In particular, Washington is adamant Islamabad take the war to the Haqqani Network, a Taliban allied militia that has ties to Pakistani intelligence dating back to the days when the CIA and ISI were jointly funding and organizing Islamacist opposition to the Soviet-backed government in Kabul.
Little has been said about the outcome of Friday’s talks. Pakistan’s Ministry of Foreign Affairs claimed the discussions were centred on the assassination of Mansour, which has been quickly followed by an intensification of the US war in Afghanistan.
Predictably none of the US plenipotentiaries expressed any apology or regret for the blatant violation of Pakistan’s sovereignty and international law, or for the US having strung Islamabad on about drawing the Taliban into a peace dialogue even as it prepared Mansour’s murder.
The Pakistan Foreign Ministry said Aziz had conveyed a “strong message” that the drone attack was “not only a violation of Pakistan’s sovereignty and breach of the principles of the United Nation’s Charter, but has also vitiated bilateral ties.” Any future drone strike in Pakistan, the statement emphasized, “will be detrimental to our common desire to strengthen relations.”
Islamabad’s growing tensions with Washington’s puppet regime in Afghanistan were also evident during the discussions.
Aziz, said the Foreign Ministry statement, highlighted the need for “better border management” with Afghanistan and “early repatriation of Afghan refugees” to “safeguard [Pakistan’s] own security.” He also called for Afghan military action against Tehrik-e-Taliban Pakistan (TTP), the so-called Pakistani Taliban, which Islamabad charges is being given “safe-have” by Kabul.
In his discussions with General Nicholson, General Raheel Sharif, the head of Pakistan’s military, reportedly accused India’s intelligence agency, RAW, and its Afghan counterpart, the NDS, of “fomenting terrorism” in Pakistan.
Just two days later, on Sunday evening, a clash erupted between Pakistan and Afghan security forces at the Torkham border crossing, one of the most important border crossing between the two countries. The following day the clashes resumed on a far bigger scale, leaving more than 20 people injured and an Afghan soldier and a Pakistani major dead.
Both sides are now reported to be rushing troops to the area.
The immediate trigger for the clashes is Pakistan’s building a fence and gate on the Pakistan side at the Torkham crossing, ignoring Afghanistan’s vociferous opposition. Kabul has long refused to accept the current border with Pakistan. It follows the Durand Line, a border dictated by the British when they were South Asia’s colonial overlords.
The souring of US-Pakistan ties and the growing economic and military-security support Afghanistan is receiving from New Delhi are no doubt encouraging Kabul in challenging Islamabad.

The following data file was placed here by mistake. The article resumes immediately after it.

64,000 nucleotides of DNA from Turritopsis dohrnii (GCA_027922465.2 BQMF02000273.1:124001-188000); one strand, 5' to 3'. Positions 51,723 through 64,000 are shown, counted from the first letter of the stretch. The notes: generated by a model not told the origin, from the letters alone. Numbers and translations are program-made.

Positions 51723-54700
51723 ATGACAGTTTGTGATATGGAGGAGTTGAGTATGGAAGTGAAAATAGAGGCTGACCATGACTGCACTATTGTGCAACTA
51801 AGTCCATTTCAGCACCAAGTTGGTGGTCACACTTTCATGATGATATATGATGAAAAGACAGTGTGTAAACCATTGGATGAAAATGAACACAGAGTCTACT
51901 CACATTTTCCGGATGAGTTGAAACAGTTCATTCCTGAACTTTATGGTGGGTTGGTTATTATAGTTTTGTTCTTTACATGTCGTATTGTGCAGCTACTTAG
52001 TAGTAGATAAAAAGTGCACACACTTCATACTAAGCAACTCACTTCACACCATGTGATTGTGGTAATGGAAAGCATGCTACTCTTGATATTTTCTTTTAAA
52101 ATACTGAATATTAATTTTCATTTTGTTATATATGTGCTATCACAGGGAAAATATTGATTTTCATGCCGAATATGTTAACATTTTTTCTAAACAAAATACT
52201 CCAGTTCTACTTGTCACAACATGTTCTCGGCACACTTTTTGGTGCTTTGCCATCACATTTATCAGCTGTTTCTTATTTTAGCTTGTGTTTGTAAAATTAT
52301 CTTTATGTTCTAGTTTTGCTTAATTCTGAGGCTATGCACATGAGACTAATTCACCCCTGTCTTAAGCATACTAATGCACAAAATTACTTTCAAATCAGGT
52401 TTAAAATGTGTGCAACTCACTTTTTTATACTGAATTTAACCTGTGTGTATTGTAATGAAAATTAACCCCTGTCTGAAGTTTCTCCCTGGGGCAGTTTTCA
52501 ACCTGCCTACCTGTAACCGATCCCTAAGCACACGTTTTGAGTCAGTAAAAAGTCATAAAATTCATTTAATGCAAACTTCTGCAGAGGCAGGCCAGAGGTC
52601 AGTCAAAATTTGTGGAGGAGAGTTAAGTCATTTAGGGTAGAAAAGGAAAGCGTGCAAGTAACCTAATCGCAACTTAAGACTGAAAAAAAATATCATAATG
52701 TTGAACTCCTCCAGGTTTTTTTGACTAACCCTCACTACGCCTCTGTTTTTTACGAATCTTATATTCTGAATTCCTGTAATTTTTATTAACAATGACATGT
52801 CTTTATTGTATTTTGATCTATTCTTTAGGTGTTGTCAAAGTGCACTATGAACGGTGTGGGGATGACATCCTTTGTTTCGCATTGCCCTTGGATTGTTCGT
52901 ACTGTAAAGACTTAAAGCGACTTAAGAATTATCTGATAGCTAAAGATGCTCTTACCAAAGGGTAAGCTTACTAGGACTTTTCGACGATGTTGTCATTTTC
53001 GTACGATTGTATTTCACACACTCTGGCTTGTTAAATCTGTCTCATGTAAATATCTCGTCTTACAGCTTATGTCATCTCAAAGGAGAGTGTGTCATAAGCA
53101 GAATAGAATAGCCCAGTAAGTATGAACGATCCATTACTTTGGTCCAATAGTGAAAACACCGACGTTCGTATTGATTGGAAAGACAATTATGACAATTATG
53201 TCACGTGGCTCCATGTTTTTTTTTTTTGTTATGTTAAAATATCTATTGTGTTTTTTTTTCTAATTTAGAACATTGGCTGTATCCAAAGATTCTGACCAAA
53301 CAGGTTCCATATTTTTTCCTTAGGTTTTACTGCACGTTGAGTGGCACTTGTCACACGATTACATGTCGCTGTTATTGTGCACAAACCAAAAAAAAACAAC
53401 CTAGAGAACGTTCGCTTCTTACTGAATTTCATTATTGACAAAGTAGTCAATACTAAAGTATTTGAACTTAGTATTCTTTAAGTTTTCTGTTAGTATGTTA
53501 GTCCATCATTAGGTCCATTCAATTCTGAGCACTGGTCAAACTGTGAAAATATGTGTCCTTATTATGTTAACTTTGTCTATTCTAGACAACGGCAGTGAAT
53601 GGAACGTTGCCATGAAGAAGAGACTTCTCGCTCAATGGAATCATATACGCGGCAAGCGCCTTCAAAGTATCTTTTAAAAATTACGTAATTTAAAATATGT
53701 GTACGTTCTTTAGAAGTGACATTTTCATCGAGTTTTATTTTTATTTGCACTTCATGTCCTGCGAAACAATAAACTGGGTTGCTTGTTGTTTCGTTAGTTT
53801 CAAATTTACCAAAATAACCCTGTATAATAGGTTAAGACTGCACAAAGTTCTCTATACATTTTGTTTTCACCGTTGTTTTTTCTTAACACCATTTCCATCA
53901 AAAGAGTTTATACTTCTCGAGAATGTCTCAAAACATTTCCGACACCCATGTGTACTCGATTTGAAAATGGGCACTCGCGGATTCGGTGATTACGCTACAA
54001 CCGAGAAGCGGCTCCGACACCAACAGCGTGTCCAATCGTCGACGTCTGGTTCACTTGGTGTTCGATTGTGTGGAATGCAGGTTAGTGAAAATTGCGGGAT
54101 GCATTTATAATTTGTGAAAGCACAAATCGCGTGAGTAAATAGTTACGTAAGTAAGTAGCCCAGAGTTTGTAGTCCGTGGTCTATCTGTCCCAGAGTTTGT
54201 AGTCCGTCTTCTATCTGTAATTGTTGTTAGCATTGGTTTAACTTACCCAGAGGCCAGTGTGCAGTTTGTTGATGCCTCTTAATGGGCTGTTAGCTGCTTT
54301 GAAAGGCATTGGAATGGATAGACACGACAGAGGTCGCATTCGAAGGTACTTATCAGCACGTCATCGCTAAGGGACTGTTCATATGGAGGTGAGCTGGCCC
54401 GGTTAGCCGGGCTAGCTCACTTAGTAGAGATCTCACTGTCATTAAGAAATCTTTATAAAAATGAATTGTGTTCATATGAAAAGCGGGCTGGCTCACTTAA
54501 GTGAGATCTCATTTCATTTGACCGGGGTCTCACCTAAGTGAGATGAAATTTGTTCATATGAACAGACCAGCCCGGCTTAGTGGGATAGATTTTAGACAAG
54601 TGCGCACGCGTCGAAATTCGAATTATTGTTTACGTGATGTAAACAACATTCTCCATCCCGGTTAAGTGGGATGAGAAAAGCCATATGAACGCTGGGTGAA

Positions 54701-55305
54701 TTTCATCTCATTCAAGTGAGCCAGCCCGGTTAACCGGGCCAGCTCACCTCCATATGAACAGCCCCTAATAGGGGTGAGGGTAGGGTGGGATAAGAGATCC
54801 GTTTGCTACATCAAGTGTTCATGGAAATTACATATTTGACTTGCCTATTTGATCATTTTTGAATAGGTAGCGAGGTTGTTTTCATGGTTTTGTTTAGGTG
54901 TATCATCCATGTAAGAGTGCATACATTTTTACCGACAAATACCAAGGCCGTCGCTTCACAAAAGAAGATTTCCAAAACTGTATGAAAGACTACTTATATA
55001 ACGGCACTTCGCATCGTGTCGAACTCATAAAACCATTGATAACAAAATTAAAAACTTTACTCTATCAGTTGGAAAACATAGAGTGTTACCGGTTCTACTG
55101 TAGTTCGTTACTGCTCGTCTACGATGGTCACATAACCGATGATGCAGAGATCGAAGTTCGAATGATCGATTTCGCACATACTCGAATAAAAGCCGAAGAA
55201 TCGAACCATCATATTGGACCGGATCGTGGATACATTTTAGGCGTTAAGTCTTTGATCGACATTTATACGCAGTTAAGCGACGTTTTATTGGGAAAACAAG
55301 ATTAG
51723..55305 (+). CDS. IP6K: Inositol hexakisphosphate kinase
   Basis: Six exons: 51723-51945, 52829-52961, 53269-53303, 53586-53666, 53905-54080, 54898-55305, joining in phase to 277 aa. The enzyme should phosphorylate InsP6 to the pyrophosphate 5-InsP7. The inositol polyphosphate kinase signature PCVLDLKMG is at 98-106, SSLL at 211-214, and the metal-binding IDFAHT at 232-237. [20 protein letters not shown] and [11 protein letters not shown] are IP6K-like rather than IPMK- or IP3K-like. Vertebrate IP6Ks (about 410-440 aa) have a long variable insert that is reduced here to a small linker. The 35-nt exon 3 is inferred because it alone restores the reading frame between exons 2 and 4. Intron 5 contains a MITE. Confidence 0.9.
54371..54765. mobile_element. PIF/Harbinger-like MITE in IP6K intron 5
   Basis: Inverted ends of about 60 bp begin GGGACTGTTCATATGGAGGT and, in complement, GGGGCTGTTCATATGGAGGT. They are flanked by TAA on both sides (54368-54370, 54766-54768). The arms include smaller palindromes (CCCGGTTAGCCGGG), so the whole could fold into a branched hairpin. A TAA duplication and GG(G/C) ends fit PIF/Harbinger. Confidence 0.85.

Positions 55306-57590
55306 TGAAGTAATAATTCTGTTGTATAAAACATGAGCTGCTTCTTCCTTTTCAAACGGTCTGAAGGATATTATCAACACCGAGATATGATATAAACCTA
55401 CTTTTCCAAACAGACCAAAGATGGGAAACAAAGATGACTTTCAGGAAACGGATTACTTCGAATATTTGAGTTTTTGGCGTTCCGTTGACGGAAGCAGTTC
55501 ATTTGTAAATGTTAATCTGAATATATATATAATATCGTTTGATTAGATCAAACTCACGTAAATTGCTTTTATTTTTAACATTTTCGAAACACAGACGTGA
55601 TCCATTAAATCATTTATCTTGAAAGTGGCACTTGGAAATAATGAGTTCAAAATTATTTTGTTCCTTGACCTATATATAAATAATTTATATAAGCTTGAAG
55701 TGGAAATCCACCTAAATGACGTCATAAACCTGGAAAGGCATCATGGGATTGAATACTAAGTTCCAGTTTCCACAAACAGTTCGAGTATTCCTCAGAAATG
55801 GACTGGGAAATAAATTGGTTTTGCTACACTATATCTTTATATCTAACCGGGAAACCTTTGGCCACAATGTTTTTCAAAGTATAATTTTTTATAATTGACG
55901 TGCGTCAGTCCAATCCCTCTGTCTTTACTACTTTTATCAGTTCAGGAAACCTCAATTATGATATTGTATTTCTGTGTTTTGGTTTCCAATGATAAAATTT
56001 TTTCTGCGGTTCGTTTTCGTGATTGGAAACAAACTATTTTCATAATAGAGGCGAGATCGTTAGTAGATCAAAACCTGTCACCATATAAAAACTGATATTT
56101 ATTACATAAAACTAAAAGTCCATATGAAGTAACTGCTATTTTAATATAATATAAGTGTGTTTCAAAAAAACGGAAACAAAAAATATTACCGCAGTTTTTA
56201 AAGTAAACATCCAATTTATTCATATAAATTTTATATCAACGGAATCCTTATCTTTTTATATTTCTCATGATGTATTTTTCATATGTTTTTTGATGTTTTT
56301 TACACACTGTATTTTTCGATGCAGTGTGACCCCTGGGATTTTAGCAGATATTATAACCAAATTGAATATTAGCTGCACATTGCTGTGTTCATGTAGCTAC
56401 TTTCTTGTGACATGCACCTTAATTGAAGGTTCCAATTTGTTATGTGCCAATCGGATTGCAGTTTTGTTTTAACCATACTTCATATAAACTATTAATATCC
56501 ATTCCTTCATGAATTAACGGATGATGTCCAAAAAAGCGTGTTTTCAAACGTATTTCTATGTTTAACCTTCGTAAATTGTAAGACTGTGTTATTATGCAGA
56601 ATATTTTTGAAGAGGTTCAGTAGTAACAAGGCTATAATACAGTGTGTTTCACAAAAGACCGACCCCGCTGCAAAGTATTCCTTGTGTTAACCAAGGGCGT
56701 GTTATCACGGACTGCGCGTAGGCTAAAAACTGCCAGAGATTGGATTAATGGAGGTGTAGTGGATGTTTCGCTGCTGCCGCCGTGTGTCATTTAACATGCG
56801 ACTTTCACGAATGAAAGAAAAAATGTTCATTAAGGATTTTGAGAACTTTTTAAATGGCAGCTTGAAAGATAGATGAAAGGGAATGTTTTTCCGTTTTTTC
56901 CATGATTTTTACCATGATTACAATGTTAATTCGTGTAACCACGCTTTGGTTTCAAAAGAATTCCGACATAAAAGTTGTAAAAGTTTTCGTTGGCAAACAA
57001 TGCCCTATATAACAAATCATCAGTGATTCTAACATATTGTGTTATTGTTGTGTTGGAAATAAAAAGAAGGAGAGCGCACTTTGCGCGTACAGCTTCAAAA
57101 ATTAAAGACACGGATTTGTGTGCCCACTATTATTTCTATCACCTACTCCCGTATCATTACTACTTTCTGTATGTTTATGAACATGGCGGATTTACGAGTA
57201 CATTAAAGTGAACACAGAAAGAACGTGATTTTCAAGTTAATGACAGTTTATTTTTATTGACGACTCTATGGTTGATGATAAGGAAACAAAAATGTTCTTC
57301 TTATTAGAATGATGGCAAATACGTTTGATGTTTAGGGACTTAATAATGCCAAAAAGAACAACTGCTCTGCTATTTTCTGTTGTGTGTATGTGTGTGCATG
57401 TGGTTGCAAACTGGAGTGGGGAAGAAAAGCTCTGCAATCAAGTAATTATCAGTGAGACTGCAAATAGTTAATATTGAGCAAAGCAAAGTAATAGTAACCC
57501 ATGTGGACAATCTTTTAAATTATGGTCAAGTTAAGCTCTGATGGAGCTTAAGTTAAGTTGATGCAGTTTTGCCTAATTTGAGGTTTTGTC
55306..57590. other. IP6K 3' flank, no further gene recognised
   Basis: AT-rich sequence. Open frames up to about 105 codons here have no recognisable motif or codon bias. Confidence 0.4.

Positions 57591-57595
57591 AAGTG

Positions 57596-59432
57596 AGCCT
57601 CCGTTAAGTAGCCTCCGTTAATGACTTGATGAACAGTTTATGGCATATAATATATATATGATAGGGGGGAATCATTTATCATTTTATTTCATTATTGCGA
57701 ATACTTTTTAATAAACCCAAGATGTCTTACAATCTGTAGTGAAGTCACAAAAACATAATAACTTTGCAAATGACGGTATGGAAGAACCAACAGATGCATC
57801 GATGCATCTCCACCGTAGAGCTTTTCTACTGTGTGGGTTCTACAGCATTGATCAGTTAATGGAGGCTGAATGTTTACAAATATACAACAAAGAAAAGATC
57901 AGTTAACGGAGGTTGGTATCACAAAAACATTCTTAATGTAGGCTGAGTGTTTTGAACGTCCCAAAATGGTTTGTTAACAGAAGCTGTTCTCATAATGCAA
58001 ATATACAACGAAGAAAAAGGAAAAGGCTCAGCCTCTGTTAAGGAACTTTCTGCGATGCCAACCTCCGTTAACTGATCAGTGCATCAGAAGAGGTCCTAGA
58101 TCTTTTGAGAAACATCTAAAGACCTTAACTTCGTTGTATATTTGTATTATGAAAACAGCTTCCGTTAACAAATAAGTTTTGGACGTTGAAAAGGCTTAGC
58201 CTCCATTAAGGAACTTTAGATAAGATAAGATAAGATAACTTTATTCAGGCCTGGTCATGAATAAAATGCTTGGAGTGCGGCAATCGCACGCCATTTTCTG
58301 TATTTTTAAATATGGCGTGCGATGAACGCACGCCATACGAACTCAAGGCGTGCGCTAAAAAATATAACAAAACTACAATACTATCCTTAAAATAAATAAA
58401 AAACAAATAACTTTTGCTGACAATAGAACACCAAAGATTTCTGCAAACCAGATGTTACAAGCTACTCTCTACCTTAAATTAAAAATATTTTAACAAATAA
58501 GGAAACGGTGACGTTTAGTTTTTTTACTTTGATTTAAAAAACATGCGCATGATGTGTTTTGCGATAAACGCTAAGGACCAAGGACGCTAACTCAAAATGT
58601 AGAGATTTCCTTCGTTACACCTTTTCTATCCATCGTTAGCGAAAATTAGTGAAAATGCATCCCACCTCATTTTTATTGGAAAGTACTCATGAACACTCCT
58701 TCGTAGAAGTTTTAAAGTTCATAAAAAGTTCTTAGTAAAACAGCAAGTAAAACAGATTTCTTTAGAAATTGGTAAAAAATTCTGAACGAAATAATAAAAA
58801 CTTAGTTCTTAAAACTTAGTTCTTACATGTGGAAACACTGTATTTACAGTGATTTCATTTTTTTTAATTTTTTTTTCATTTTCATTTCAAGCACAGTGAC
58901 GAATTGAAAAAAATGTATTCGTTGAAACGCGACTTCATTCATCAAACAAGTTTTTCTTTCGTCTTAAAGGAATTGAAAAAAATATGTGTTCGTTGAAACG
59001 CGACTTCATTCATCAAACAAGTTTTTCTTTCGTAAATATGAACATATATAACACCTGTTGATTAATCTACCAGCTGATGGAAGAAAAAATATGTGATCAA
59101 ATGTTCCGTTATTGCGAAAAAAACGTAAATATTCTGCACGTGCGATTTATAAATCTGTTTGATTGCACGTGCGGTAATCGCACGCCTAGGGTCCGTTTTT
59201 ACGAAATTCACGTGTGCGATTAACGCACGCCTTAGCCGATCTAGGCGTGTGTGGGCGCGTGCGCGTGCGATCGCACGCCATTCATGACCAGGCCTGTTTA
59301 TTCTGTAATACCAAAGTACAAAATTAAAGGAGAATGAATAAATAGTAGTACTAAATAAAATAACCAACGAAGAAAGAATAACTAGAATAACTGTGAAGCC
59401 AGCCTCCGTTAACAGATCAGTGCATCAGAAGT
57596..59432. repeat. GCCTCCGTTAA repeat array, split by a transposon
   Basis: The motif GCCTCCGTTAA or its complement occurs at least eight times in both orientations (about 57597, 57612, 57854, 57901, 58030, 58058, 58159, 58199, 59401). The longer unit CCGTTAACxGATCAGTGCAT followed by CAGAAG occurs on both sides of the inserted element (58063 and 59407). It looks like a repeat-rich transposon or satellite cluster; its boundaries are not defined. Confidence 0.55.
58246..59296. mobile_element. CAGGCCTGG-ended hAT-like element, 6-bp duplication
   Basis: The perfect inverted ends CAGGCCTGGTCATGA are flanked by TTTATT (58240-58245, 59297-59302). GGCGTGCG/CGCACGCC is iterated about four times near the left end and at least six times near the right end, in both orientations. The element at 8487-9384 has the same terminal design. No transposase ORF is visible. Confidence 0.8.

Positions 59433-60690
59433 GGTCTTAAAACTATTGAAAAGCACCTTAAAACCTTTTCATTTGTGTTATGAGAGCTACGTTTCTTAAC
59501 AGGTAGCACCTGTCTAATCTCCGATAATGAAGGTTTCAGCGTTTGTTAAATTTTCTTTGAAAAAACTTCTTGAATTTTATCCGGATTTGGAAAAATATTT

Bolstered by the Obama administration’s decision to anoint it Washington’s principal regional ally, New Delhi has, for its part, adopted an increasingly bellicose policy towards Pakistan, aimed at forcing Islamabad to accept its regional hegemony. New Delhi’s rapidly expanding role in in Afghanistan is intended to counter and ultimately eclipse Islamabad’s influence, denying it “strategic depth” in its reactionary geopolitical rivalry with India.
The Indo-US alliance has led Pakistan and China to enhance their ties. India has vehemently protested against Beijing’s plans to invest $46 billion in a China-Pakistan Economic Corridor (COPEC), stretching from western China to the Pakistani Arabian seaport of Gwadar. New Delhi has denounced the CPEC on the grounds that it goes through parts of the disputed Kashmir region India claims as its own territory. But its real objection is the shot-in-the arm the CPEC represents for Pakistan’s economy.
Publicly the US’s response to the CPEC has been muted, but there is no question it views it is a major threat. Were the plans to develop rail, road and pipeline links from Gwadar to China to be realized they would to a large degree circumvent the US strategy to impose an economic blockade on China by seizing Indian Ocean/South China sea chokepoints in the event of a war or war crisis.
Pakistan’s corporate media has responded cautiously to the growing crisis in US-Pakistani relations. Commenting on Islamabad’s response to the NSG controversy, The News declared, Pakistan “cannot afford to strain ties with the US at the moment.” Dawn columnist Cyril Almaida complained, “We’ve gone so all-in with the China card.”
Meanwhile, M. K. Bhadrakumar, a former Indian diplomat, has expressed alarm at the extent to which Washington has ratcheted up tensions in the region between India and Pakistan and India and China and helped transform Afghanistan into an arena of strategic competition between New Delhi and Islamabad. In a blog entitled “The US unleashes the Dogs of War in Afghanistan,” he warned last week, “ Beijing will understand that the shift in the US policy in Afghanistan–and towards Pakistan–and the newfound alliance with India is in reality aimed at encircling and preparing for war against China. … The danger is real that the major regional powers may be drifting toward a general war.”